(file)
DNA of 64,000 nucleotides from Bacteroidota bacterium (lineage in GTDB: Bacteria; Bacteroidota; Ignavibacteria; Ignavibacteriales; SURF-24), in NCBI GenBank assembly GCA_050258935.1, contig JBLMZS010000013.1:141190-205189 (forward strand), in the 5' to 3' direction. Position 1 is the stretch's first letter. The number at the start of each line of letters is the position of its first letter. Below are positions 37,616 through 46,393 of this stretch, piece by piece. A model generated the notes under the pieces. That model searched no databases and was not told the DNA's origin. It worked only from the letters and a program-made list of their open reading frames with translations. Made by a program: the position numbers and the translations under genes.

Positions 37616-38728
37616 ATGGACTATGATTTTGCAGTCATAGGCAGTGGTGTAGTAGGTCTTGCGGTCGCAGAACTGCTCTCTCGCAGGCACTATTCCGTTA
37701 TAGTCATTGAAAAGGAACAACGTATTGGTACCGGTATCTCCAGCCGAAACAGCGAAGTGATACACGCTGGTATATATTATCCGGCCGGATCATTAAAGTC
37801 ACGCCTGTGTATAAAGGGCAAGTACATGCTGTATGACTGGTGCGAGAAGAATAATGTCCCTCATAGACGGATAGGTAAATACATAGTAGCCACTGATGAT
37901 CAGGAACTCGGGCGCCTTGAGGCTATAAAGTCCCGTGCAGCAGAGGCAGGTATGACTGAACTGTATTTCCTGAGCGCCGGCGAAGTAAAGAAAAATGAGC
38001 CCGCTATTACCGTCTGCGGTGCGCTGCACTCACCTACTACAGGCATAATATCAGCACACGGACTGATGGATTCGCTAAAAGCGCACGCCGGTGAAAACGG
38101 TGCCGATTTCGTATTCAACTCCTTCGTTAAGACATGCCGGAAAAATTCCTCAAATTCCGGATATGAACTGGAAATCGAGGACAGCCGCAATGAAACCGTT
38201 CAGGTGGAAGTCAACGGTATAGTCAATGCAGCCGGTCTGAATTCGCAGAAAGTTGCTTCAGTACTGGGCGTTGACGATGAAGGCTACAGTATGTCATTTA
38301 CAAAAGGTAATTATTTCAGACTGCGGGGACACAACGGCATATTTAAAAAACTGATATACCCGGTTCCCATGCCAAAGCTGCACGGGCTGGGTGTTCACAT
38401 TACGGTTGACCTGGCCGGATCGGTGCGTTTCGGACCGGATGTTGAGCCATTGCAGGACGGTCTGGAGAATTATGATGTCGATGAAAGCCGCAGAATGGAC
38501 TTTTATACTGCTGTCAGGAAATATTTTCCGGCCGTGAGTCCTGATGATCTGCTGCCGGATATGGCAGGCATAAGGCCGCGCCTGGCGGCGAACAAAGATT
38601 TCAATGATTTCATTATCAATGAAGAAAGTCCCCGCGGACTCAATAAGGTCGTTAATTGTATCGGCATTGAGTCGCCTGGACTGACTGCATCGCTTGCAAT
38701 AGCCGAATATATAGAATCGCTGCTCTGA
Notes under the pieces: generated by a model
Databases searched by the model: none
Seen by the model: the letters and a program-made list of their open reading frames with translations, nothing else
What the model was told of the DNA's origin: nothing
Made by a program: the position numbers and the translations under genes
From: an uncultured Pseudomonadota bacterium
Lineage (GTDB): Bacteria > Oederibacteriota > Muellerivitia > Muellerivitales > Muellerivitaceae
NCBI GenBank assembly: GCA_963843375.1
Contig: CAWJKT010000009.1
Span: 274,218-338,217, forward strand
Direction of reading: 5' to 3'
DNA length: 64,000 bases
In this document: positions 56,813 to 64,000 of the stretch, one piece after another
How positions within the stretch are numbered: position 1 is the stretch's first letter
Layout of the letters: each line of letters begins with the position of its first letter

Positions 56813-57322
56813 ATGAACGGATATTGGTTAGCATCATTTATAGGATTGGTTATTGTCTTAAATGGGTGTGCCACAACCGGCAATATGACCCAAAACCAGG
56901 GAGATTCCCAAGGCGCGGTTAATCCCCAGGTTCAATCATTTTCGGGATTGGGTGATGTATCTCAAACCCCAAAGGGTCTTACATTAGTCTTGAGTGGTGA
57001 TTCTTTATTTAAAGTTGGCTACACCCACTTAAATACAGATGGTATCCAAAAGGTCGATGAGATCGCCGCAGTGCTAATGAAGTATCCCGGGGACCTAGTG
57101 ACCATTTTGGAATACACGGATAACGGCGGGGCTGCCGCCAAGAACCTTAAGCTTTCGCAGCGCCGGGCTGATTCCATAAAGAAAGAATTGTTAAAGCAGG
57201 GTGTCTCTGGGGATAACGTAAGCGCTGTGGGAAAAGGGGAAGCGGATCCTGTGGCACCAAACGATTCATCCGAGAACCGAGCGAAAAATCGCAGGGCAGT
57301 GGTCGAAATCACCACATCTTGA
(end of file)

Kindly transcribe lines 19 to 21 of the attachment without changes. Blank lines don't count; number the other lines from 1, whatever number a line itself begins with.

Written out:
Made by a program: the position numbers and the translations under genes
From: an uncultured Pseudomonadota bacterium
Lineage (GTDB): Bacteria > Oederibacteriota > Muellerivitia > Muellerivitales > Muellerivitaceae